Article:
Achievements from 2011-12 Annual Report
Researchers studying soil fertility and biological soil health at different sites in Kiribati, Fiji and Samoa have identified possible ways to overcome low levels of organic carbon in agricultural soils (less than 0.5%), poor water retention and high-levels of lime-induced chlorosis of plants. In Kiribati some soil samples taken from traditional taro pits had the opposite characteristics and were a testimony to the power of composting and soil management in improving soil health in these atoll soils. In addition, when the team explored composting options and strategies in Tarawa, they found that organic municipal waste could be utilised in small peri-urban vegetable gardens, and these materials could be augmented with other sources from coconut wastes, leaf litter and seaweed.
The discoveries of Asian honeybees on Guadalcanal and Savo islands in Solomon Islands coincided with the demise of most managed European honeybee colonies and the total cessation of honey production. Since permanent eradication was judged impossible, the project focused on temporary suppression of the Asian honeybees. Based on a method used successfully elsewhere, the broad-spectrum insecticide fipronil was offered to foraging bees at ‘bait-stations’, allowing the lured bees to return to their hives, where the poison is dispersed and destroys the colonies. Used in conjunction with a modified hive that restricts entry to thieving Asian honeybees, this method will enable the development of beekeeping to resume in Solomon Islands. Ongoing extension activities will be needed to ensure that these benefits are realised, but the income generated through this project will flow through to whole families and village groups, with particular benefits for women and children.
Expansion of the Canarium nut industry has great potential to improve the livelihoods of rural households in Pacific island countries and PNG. A major constraint to commercialisation of this industry has been poor quality of the nuts due to traditional postharvest handling, whereby nuts were cracked by hand using stone hammers. A project has now developed a drying regime that results in high-quality nuts, and two types of nutcracker suitable for Canarium processing have been adapted from the macadamia industry. One processor in Vanuatu who was previously freezing nut products is now selling Canarium nut products based on drying protocols, and the project has led to additional processors emerging in Solomon Islands and Vanuatu. The packaged product is now sold in the supermarkets in Port Vila.
The underlying principle in forest health surveillance is that early detection of a pest problem allows more scope for its management. ACIAR and its partners have invested substantially over time to develop early detection systems to protect plantations (in particular) and native forests in Fiji, Vanuatu and Australia. An earlier research group developed a combination of insect traps and lures that was effective in attracting all the main groups of wood-boring insects. These have been employed in more recent activities, leading to successful strengthening of Fijian capacity to routinely monitor plantations, nurseries and hazard sites for exotic insect pests. Vanuatu also now has a core group trained in basic skills of surveillance/static trapping, with institutional support to continue to develop that expertise.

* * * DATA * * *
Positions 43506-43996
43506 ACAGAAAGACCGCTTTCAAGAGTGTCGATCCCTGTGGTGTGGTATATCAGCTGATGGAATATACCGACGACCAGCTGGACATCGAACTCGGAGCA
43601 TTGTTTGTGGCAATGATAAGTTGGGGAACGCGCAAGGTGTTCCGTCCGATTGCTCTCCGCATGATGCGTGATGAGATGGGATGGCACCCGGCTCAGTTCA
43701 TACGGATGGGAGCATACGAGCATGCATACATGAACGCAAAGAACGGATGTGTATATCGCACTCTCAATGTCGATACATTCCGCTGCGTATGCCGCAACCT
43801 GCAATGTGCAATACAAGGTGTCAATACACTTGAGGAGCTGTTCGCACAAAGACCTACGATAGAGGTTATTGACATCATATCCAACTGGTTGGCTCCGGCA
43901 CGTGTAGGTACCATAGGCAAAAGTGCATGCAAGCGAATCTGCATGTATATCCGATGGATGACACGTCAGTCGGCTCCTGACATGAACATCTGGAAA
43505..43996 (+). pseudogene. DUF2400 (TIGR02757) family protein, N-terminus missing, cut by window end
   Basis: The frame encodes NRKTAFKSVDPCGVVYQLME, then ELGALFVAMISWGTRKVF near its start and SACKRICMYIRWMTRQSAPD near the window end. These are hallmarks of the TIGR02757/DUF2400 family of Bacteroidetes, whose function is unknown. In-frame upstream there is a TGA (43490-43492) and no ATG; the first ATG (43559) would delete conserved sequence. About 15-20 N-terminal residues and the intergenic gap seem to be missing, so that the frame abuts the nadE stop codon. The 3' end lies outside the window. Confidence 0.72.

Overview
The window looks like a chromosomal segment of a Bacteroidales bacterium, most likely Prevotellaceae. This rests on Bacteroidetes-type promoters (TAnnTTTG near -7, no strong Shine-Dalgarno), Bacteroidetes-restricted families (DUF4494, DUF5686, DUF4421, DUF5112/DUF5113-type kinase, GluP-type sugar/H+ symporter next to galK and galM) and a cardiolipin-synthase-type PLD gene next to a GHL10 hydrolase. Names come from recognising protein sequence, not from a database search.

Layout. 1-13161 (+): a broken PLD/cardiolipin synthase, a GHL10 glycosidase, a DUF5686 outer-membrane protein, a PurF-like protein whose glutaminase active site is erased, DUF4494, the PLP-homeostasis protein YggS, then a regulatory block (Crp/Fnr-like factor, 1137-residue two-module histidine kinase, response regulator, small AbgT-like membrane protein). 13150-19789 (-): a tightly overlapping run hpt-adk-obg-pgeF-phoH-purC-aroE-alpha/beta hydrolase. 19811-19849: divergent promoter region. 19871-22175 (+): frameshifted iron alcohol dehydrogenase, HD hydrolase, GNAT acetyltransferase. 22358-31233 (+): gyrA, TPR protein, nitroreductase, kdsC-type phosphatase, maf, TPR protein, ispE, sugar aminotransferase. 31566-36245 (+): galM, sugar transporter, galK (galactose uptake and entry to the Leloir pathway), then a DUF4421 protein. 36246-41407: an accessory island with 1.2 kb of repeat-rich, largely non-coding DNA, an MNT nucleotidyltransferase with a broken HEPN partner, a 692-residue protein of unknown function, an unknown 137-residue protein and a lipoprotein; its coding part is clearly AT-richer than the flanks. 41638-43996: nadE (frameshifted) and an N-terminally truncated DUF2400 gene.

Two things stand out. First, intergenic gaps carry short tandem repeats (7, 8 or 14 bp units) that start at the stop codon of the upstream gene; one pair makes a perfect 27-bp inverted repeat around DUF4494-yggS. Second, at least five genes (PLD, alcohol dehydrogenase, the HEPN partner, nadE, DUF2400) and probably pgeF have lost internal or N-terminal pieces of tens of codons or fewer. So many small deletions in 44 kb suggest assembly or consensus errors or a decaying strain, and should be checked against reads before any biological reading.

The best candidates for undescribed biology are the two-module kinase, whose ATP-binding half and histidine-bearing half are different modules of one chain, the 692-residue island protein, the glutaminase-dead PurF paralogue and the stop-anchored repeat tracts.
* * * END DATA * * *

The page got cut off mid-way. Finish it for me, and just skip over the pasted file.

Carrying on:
Work to resolve the key technical issues surrounding the processing of fibre from harvested coconut stems—known as cocowood—found that the fibre can be successfully processed using traditional wood machinery to produce a high-value flooring product. Demand for cocowood flooring products was proven during the project, and beneficial impacts for communities (such as employment, skills, income and more productive land use) could emerge from a sustainable harvesting and primary processing sector. Since only the outer annulus of hard fibre is suitable for flooring, the project team also investigated and developed secondary products derived from the softer core portion of the stem. This material was found to be suitable as growing media, and it could be used to bolster the organic composition of poor soils in Pacific islands as well as to develop the floriculture and horticulture industries in Fiji, Samoa and beyond.
After evaluation of four strains of giant freshwater prawn (one each from Fiji, Vietnam, Indonesia and Malaysia), the strain from Vietnam has been selected for future development of the freshwater prawn culture industry in Fiji. Broodstock from this high-performing strain were formally handed over to Fiji Government officials in June 2011. At the conclusion of the project Fijian farmers had a productive culture stock along with a low-cost feed formulation for prawns that incorporates local feed ingredients. In parallel, hatchery practices have been improved to maintain supply of post-larval prawns to local farmers. These ongoing issues have hindered development of the industry, and their resolution has sparked a renewed interest among farmers in prawn culture.